The U.S. Coast Guard has tested Station Menemsha’s 24-member complement for blood lead in the wake of child lead poisonings at West Chop Lighthouse. The Coast Guard hasn’t disclosed any testing for lead paint or other sources of lead at the station, but acknowledged it tested blood at the request of those stationed there and “because of West Chop,” according to Petty Officer Nicole Groll, a spokesperson for First District Northeast.
“Members expressed a desire to determine if they were being exposed to environmental hazards while occupying Coast Guard owned housing,” Groll said. “That concern is also being addressed through the Safe Homes Initiative.”
Unlike the now abandoned housing units at West Chop Lighthouse, Station Menemsha isn’t set up to house families. It sleeps eight Coasties, some just for duty shifts, some part and parcel with full-time residency. The remainder of station personnel live elsewhere.
Another concern at Station Menemsha is the septic system. The station is experiencing septic issues that threaten water use for showers, sinks, and toilets.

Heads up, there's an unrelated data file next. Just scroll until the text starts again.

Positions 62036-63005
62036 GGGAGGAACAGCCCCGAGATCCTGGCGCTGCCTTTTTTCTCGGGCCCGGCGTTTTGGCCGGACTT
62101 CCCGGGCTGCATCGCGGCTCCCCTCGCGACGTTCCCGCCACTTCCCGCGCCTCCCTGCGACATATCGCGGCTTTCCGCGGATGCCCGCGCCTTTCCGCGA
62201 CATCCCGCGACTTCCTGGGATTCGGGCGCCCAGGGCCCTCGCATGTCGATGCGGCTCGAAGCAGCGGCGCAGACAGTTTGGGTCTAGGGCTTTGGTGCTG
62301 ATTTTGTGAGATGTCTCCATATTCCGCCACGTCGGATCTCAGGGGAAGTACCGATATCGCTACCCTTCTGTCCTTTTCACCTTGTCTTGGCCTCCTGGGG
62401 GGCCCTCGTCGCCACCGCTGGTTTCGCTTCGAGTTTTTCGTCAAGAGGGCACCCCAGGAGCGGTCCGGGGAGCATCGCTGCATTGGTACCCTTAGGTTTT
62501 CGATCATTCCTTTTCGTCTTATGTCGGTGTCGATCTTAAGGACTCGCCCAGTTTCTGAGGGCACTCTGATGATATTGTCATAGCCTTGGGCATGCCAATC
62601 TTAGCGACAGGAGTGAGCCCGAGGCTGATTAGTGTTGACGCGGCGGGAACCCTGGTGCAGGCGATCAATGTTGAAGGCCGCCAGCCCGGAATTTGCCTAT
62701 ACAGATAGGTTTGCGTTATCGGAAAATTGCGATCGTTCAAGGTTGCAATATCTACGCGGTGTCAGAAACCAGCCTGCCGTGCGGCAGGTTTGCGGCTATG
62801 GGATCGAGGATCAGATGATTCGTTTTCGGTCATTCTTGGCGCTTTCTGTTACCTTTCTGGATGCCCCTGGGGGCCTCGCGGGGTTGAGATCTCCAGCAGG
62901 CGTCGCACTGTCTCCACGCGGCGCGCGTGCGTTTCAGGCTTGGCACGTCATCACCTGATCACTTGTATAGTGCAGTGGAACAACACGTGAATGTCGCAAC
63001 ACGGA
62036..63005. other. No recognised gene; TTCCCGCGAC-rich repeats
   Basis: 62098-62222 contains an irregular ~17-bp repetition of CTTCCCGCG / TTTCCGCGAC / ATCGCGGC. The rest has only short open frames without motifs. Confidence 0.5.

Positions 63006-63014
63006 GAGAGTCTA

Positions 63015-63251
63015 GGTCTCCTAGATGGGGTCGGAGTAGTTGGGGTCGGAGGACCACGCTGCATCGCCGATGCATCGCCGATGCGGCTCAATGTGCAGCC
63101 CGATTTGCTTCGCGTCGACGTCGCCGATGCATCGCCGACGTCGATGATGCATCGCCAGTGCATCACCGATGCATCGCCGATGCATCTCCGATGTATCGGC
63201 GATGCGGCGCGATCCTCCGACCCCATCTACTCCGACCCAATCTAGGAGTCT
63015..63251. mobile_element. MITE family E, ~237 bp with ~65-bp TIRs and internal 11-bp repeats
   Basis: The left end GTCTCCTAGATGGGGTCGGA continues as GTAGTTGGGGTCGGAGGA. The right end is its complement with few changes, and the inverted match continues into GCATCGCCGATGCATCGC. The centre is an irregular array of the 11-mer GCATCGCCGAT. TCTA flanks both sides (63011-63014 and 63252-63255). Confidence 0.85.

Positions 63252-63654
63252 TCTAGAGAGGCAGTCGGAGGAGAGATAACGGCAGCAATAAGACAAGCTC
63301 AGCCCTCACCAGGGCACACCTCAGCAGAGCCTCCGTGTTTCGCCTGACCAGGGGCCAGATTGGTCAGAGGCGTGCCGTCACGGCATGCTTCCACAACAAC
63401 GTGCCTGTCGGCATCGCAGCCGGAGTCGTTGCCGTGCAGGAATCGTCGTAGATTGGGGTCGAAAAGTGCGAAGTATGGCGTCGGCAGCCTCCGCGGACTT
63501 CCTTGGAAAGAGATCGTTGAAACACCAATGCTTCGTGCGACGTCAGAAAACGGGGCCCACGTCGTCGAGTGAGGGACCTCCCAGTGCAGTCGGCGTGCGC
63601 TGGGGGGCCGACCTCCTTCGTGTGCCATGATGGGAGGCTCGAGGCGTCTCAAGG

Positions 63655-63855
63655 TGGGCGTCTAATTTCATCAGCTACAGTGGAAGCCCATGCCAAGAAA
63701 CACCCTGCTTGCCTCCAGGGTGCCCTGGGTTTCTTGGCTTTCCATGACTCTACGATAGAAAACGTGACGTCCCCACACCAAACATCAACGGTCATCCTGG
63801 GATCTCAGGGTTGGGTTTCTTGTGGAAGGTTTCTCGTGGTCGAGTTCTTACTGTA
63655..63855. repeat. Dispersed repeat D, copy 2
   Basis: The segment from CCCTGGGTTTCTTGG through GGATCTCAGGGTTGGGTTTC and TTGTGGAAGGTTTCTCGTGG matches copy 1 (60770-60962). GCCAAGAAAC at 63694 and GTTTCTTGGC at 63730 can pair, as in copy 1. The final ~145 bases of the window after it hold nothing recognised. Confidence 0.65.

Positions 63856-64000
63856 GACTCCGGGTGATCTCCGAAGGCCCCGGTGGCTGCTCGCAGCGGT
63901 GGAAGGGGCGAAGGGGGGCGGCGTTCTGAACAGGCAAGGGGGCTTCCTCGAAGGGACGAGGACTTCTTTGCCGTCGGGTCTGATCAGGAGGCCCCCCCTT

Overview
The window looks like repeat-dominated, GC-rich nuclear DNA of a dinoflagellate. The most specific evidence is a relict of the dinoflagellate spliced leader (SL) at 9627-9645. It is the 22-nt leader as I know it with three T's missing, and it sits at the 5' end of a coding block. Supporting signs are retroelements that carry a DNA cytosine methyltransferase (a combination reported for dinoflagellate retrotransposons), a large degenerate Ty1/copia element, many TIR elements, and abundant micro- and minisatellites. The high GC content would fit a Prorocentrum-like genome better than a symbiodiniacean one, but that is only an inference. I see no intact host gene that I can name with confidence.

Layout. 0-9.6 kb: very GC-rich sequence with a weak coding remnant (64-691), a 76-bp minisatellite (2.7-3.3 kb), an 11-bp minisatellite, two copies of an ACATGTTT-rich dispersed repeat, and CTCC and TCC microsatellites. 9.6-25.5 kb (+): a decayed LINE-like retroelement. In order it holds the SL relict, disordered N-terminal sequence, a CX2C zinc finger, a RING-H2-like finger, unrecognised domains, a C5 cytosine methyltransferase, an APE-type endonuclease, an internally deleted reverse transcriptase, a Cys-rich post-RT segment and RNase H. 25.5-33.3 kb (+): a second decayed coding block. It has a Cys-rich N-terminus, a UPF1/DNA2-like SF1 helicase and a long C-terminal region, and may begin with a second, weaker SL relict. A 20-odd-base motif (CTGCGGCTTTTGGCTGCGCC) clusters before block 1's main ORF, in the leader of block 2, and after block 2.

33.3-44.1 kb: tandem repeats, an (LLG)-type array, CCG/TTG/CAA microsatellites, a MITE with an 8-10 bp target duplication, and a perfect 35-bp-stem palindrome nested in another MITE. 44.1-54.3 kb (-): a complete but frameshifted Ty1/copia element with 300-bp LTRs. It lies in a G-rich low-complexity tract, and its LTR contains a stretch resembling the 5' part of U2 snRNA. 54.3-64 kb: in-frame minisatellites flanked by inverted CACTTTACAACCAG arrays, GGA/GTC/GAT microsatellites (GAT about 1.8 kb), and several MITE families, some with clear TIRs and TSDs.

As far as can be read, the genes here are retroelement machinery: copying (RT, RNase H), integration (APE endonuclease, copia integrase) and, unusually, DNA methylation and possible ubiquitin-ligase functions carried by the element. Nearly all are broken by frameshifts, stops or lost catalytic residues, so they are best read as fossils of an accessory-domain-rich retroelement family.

U.S. Rep. William Keating, D-Bourne, said Station Menemsha needs “fast action.” He said his office is looking into the issues there. He further said he has been in direct communication with the Coast Guard about the station.
Senior Chief Justin Longval, Officer in Charge of Station Menemsha, declined any comment on blood testing or conditions at the station and referred questions to the First District in Boston.
Though the blood tests occurred last year, they came to light only recently after a civilian relative of a Station Menemsha Coastie expressed concerns to the Martha’s Vineyard Times. The relative spoke on condition of anonymity to avoid repercussions for their relative at the station. A major worry of the civilian relative is that lead exposure will have cumulative negative health effects on the relative, including reproductive harm.
Lead is a toxic heavy metal commonly found in older paints. There is no known safe level of exposure to the metal. While particularly harmful to the development of children’s brains, it’s also noxious to adults and can cause a number of ailments.
“Lead exposure causes acute and chronic adverse effects in multiple organ systems ranging from subclinical changes in function to symptomatic life-threatening intoxication,” a National Institute for Occupational Safety and Health (NIOSH) webpage states. “Moreover, evidence indicates that lead exposure at low doses can lead to adverse cardiovascular and kidney effects, cognitive dysfunction, and adverse reproductive outcomes. Current research has found decreased renal function associated with BLLs [blood lead levels] at 5 µg/dL [micrograms per deciliter] and lower, and increased risk of hypertension and essential tremor at BLLs below 10 µg/dL.”